A highly confidential report by the Office of National Assessments has warned the government that global warming is expected to lead to more tropical cyclones in southern Queensland, an ice-free Arctic Sea, and the possible break-up of the West Antarctic ice shelf leading to substantial sea-level rise.

The ONA warns of “potentially adverse implications from these developments … for the security of Australia’s export markets for coal” and urges the government to consider a move away from fossil fuels, although “it might be possible for raw coal to be burned in central locations, such as power stations built close to the sea, where carbon dioxide can be chemically stripped from emissions and dissolved at depth in the oceans”.

The secret report, titled Fossil fuels and the greenhouse effect, notes that the “most disturbing” feature of scientists’ predictions is that the mean global temperature could, without any mitigating measures, rise by 4-6°C by 2100.

“Given that the temperature difference between the ice ages and intermediate periods was a mere 5°C, this prediction suggest massive and unacceptable changes” including sea-level rise of six metres following the disintegration of the West Antarctic ice-sheet. The process could be irreversible, it noted, and “would flood many of the major cities of the world, as well as the delta regions of rivers such as the Ganges and Mekong, which support large populations”.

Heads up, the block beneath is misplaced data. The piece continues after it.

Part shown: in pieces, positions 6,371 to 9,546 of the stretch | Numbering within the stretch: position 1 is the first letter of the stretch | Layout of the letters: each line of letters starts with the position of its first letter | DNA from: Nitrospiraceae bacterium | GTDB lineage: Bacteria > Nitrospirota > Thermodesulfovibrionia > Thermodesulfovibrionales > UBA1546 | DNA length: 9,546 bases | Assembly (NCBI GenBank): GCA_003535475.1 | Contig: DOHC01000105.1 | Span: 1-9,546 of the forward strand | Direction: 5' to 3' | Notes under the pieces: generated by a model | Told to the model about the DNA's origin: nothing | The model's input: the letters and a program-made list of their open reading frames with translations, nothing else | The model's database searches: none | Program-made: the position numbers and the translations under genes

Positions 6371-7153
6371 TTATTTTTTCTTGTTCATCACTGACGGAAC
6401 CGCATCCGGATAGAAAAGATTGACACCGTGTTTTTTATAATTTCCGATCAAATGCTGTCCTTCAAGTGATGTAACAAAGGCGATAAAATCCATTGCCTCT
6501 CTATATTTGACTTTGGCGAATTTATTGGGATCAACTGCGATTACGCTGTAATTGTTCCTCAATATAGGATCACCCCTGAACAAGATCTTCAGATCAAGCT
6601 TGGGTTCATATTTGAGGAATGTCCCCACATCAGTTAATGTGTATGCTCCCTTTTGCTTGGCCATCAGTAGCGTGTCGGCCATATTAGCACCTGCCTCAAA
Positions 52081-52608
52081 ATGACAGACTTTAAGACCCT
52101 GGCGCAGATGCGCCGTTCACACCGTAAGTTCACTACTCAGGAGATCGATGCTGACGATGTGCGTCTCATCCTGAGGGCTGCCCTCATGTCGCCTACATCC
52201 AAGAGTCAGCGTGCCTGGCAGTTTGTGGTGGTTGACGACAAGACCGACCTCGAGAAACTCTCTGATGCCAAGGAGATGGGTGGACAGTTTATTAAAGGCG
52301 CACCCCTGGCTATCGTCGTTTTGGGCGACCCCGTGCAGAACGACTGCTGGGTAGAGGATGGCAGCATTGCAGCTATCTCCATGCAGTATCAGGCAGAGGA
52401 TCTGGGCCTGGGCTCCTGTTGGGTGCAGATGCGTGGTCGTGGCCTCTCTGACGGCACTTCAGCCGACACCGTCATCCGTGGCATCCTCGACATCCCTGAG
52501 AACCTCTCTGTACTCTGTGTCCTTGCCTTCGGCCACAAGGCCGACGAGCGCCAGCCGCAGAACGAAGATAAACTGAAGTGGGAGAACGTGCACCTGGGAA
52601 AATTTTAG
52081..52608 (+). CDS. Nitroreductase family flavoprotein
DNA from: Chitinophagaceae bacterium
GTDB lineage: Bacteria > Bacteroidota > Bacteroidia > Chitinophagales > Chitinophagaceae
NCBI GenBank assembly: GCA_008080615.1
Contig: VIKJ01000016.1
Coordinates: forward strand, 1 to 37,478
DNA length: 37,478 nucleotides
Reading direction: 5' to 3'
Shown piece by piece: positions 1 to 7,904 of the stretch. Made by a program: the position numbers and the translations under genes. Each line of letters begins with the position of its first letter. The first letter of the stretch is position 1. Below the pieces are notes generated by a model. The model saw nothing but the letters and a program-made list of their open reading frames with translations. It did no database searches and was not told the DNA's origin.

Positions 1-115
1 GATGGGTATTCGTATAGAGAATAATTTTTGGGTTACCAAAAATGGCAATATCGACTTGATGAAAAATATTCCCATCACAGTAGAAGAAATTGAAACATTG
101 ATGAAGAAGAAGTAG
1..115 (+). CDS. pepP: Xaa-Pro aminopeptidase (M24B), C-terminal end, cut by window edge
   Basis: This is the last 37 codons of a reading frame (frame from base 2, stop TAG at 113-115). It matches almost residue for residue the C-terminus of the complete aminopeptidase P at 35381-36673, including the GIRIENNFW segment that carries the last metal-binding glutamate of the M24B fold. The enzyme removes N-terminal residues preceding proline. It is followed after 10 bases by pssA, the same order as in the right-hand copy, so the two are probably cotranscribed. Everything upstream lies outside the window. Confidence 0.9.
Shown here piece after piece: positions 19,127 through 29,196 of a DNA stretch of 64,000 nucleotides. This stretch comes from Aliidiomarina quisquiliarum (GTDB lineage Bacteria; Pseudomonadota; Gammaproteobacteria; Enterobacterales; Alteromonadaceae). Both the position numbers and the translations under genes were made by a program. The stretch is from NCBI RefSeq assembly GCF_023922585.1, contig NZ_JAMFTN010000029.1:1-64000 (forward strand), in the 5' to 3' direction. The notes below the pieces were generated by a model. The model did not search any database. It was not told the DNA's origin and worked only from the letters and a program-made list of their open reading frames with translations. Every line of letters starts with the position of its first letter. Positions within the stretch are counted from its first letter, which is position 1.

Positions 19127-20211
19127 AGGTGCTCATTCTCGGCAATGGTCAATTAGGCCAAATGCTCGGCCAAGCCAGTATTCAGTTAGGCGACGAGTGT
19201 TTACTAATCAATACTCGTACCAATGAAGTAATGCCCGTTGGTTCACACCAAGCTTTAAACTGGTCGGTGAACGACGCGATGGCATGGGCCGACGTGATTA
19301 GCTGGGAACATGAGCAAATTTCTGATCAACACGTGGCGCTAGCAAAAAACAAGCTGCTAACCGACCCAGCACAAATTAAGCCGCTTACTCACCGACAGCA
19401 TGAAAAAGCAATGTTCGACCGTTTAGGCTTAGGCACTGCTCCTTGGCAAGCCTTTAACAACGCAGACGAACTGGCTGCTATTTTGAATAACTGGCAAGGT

The amazing thing about this ONA report, which I mention briefly in my book Scorcher, is that it was prepared in 1981! This is one of those rare instances when it is acceptable for a writer to use an exclamation mark, because the first major conference on climate science was not convened until 1988.

The analysis predicted that an international agreement would be likely to set an upper limit on atmospheric carbon at twice pre-industrial levels. This is precisely the recommendation of Ross Garnaut and Nicholas Stern, who have recommended a target of 550 ppm.

Climate scientists now predict much more serious impacts from a doubling of carbon dioxide concentrations in the atmosphere. The ONA reported an expected warming of 2-3°C, while the accepted mean value is now 3°C. But the consequences of 3°C of warming are now believed to be much more severe, including some of those canvassed by the ONA as following unchecked emissions growth, such as the collapse of the West Antarctic ice-sheet.

The astoundingly prescient author of the 1981 study, whom I am told left the organisation to pursue a successful career as an energy analyst, had a pretty good understanding of human psychology too.

He suggested that the public are unlikely to be moved by scientific predictions: “… public alarm will only be generated by manifest change, or a threat of it, such as a rise in the sea level”.

What he did not say is that, if humans must wait for their eyes to confirm the predictions of scientists, it will be far too late to do anything about it.